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Wednesday, March 27, 2013

Kathmandu University: the silver lining in the cloud

Survey of today's developments regarding the KU PG admission issue: 
If there is one thing that is consistently gaining ground in Nepal, it is the anarchy and lawlessness. Meanwhile some people/institutions are illegitimately benefiting from the chaos and disintegration.

But how bad is too bad? And at what point does it become irreversible or we have to lose hope?

Today I realized the somewhat complicated nature of the situation we are in. First, there are both good and bad people and most of us have both good and not-so-good virtues. How we behave and what we express is often determined by the circumstances around us.

And most importantly, the same applies for some of the most wealthy and dreaded people who are commonly known with the term of 'mafia'. Their clout is not absolute and their behavior also depends to a large extent to how we react to them. And it is based on this point that the meeting of concerned young doctors at NMA building today decided to proceed ahead.

Crimes are of two types: those of commission and those of omission. If crimes of omission are to be taken seriously, then the previous team of KU officials led by Dr. Suresh Raj Sharma appears to be the biggest criminal in history of Medical education in Nepal; something I realized today. Regardless of what he said/preached/wrote or thought, he was at the helm when the private medical colleges were given a free hand to extort as much as Rs 70 lacs for PG seats without impunity. Let alone the reputation of KU as the place of most obscenely rigged PG entrance results.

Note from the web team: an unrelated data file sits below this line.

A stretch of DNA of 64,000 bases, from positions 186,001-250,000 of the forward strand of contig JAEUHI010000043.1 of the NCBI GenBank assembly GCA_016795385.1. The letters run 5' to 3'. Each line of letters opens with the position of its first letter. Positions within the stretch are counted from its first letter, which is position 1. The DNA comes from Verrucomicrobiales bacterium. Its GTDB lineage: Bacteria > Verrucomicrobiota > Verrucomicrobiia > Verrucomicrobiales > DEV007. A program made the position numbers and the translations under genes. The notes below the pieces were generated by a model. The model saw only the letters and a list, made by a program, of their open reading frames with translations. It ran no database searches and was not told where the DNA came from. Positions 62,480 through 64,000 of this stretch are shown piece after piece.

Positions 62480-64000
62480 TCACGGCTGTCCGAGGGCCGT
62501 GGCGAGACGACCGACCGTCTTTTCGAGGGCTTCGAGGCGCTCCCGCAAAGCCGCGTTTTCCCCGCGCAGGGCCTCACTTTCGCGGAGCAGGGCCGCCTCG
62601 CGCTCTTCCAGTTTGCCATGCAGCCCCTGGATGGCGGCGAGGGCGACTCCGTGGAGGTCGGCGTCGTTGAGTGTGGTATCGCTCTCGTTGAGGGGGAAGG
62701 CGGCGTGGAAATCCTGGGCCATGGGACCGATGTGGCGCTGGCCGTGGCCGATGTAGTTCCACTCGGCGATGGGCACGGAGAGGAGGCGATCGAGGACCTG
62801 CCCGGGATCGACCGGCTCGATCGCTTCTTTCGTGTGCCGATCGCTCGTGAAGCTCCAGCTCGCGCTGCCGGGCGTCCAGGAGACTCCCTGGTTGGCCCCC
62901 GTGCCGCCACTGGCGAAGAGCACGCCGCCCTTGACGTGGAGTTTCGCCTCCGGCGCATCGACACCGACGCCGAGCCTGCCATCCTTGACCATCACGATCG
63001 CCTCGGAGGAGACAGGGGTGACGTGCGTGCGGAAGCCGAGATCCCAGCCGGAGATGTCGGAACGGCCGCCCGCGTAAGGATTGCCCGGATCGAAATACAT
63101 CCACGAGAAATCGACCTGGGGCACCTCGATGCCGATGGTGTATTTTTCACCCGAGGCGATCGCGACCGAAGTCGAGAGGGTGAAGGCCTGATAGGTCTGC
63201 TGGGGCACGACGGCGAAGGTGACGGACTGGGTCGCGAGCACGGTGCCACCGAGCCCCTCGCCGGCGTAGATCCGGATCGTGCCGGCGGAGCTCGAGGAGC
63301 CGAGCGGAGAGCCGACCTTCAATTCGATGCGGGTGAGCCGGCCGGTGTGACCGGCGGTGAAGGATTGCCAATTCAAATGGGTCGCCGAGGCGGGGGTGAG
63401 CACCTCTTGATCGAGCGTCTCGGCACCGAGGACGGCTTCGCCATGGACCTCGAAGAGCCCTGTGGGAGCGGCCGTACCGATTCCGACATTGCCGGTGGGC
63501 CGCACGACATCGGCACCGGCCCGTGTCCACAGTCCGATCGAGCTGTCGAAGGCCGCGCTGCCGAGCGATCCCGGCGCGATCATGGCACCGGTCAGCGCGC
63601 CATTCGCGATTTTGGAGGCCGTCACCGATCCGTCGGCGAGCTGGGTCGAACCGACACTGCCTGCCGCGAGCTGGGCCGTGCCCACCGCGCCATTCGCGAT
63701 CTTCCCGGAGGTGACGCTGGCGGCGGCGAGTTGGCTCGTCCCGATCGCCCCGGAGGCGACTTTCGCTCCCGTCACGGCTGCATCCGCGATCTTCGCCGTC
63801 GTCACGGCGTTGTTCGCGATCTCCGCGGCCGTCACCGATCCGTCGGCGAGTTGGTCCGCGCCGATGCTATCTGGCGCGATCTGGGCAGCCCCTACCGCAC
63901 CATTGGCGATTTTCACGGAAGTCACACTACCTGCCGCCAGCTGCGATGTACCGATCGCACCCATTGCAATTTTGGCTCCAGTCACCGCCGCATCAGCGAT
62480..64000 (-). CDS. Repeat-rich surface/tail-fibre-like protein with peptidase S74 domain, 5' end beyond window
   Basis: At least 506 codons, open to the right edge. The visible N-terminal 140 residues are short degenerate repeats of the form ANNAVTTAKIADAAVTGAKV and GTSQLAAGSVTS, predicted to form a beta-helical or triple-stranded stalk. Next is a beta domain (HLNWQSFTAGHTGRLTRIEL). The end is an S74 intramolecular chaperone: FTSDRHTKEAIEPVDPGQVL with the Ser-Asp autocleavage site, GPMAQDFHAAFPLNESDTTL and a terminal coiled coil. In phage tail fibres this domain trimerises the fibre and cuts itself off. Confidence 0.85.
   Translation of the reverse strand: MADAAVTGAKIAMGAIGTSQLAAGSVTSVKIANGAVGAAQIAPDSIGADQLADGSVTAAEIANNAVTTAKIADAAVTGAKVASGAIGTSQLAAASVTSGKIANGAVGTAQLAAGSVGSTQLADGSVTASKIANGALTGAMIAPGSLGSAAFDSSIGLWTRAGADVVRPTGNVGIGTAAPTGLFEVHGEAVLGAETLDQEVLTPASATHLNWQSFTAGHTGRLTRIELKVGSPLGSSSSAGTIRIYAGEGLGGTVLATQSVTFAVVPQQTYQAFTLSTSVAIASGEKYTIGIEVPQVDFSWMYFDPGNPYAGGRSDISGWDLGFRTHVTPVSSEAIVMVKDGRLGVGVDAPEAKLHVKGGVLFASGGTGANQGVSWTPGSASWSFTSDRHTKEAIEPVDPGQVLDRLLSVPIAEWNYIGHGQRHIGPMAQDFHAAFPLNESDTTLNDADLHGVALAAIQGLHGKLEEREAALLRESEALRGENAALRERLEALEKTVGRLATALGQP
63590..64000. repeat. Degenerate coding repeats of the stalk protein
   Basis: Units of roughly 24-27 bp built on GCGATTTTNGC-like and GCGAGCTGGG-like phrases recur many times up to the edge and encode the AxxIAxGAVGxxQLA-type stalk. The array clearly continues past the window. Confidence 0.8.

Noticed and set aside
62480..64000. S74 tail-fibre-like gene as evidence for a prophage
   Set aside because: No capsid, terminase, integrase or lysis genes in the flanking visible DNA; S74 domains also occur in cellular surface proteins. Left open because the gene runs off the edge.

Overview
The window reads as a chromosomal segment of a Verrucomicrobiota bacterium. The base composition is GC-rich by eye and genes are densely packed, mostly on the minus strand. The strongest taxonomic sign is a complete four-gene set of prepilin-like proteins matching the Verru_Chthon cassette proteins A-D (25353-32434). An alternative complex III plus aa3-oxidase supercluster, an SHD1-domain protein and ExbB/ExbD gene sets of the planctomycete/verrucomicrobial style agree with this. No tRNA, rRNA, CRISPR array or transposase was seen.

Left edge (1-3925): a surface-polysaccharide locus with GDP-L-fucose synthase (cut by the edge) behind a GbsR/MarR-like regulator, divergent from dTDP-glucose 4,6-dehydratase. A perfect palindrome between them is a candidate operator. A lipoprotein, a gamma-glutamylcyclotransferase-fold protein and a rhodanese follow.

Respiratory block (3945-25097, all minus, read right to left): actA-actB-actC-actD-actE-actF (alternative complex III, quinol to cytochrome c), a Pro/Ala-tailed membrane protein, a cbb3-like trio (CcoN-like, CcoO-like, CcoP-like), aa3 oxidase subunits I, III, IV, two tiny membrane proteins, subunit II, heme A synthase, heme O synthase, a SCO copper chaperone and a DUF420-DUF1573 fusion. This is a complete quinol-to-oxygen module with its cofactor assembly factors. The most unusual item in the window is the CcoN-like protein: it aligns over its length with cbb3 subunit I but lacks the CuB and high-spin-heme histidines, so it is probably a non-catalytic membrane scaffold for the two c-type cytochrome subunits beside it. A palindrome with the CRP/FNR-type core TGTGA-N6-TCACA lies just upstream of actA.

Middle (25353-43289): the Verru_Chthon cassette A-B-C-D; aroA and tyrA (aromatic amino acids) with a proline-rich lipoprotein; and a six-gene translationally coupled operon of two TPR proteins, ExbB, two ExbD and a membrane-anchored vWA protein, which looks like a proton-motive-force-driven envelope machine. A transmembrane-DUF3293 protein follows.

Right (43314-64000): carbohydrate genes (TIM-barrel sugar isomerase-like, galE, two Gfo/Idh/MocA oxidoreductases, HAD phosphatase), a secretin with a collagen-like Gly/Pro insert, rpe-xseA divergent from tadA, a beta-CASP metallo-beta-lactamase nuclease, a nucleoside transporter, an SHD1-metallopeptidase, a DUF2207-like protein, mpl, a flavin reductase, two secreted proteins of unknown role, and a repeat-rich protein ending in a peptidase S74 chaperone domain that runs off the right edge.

It goes without saying that the current team at KU led by Dr. Ram Kantha Makaju deserves credit for bringing whatever change that has taken place so far. Without going into nitty-gritty of what exactly transpired during this year's entrance exam, the difference between last year and now was significant and visible for everyone to see.

What we realized today was that he achievements made so far were significant, to say the least, and the need now is to institutionalize those gains while seeking more in the due course of time. In this regard, the KU administration which has responded positively so far to the latest problem related to admission in private medical colleges, needs our solid support.

So far this explains the belligerent posture of some of the  medical colleges demanding illegal money or bond from PG aspirants: bad habits come easily but are hard to get rid of. After all, who won't grab the money that comes their way? It was indeed the system that allowed the private medical colleges to loot the students as much as they could in the past years. Someone half-jokingly said a serious thing today: if private medical colleges are now allowed to have their way, a day will come when one who can buy USG and CT scan machines will be radiologist. That is a scenario in which the owners of medical colleges would benefit the most (but be sure, not every single medical college can be lumped together, some have shown essentially professional conduct including during the present admission issue).

But can we afford to ruin lives of thousands of medicos over years and the health and lives of millions of people just to benefit a handful of people?

The answer is 'no'. Today's meeting has concluded by communicating our position to NMA and tomorrow, the aggrieved friends are officially approaching KU to ask KU officials to sort out the issue.

Let's hope the issue will be settled amicably this time around as only two out of at least seven private medical colleges have resisted to shedding their bad habits. In case this approach fails, we are mulling over other options which will be made public in due course of time. The battle to erase the legacy of past KU officials, however, will continue. The movement to cleanse corruption in KU will end on the day when people including Dr. Suresh Raj Sharma are made answerable for their crimes of omission. After all, Rome was not built in a day!

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